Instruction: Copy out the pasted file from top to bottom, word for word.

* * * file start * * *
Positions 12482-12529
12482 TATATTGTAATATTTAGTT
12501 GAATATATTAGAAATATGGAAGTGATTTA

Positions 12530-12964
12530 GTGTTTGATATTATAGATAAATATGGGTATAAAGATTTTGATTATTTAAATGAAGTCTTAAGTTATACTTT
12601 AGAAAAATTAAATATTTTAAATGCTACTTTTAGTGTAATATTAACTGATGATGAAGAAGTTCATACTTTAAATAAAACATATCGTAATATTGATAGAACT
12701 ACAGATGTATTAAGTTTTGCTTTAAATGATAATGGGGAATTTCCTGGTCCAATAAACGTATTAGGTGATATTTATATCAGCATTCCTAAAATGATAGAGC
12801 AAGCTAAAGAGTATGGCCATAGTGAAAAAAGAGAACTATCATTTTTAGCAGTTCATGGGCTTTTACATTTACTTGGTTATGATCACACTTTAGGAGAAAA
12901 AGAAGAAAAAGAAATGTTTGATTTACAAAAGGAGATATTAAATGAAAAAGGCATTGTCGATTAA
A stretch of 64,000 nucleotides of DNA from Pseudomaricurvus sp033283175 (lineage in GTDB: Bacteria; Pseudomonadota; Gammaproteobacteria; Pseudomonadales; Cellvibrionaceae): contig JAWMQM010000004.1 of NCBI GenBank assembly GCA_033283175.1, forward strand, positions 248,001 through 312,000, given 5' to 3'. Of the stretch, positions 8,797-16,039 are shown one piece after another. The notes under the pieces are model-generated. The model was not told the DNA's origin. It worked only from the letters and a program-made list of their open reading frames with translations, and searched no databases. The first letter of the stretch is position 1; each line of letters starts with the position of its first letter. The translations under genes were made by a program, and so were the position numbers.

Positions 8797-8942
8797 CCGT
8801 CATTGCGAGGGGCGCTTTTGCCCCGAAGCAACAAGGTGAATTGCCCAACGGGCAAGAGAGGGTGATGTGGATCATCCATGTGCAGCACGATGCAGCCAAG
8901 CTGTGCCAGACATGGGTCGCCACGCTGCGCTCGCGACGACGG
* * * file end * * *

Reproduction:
Positions 12482-12529
12482 TATATTGTAATATTTAGTT
12501 GAATATATTAGAAATATGGAAGTGATTTA

Positions 12530-12964
12530 GTGTTTGATATTATAGATAAATATGGGTATAAAGATTTTGATTATTTAAATGAAGTCTTAAGTTATACTTT
12601 AGAAAAATTAAATATTTTAAATGCTACTTTTAGTGTAATATTAACTGATGATGAAGAAGTTCATACTTTAAATAAAACATATCGTAATATTGATAGAACT
12701 ACAGATGTATTAAGTTTTGCTTTAAATGATAATGGGGAATTTCCTGGTCCAATAAACGTATTAGGTGATATTTATATCAGCATTCCTAAAATGATAGAGC
12801 AAGCTAAAGAGTATGGCCATAGTGAAAAAAGAGAACTATCATTTTTAGCAGTTCATGGGCTTTTACATTTACTTGGTTATGATCACACTTTAGGAGAAAA
12901 AGAAGAAAAAGAAATGTTTGATTTACAAAAGGAGATATTAAATGAAAAAGGCATTGTCGATTAA
A stretch of 64,000 nucleotides of DNA from Pseudomaricurvus sp033283175 (lineage in GTDB: Bacteria; Pseudomonadota; Gammaproteobacteria; Pseudomonadales; Cellvibrionaceae): contig JAWMQM010000004.1 of NCBI GenBank assembly GCA_033283175.1, forward strand, positions 248,001 through 312,000, given 5' to 3'. Of the stretch, positions 8,797-16,039 are shown one piece after another. The notes under the pieces are model-generated. The model was not told the DNA's origin. It worked only from the letters and a program-made list of their open reading frames with translations, and searched no databases. The first letter of the stretch is position 1; each line of letters starts with the position of its first letter. The translations under genes were made by a program, and so were the position numbers.

Positions 8797-8942
8797 CCGT
8801 CATTGCGAGGGGCGCTTTTGCCCCGAAGCAACAAGGTGAATTGCCCAACGGGCAAGAGAGGGTGATGTGGATCATCCATGTGCAGCACGATGCAGCCAAG
8901 CTGTGCCAGACATGGGTCGCCACGCTGCGCTCGCGACGACGG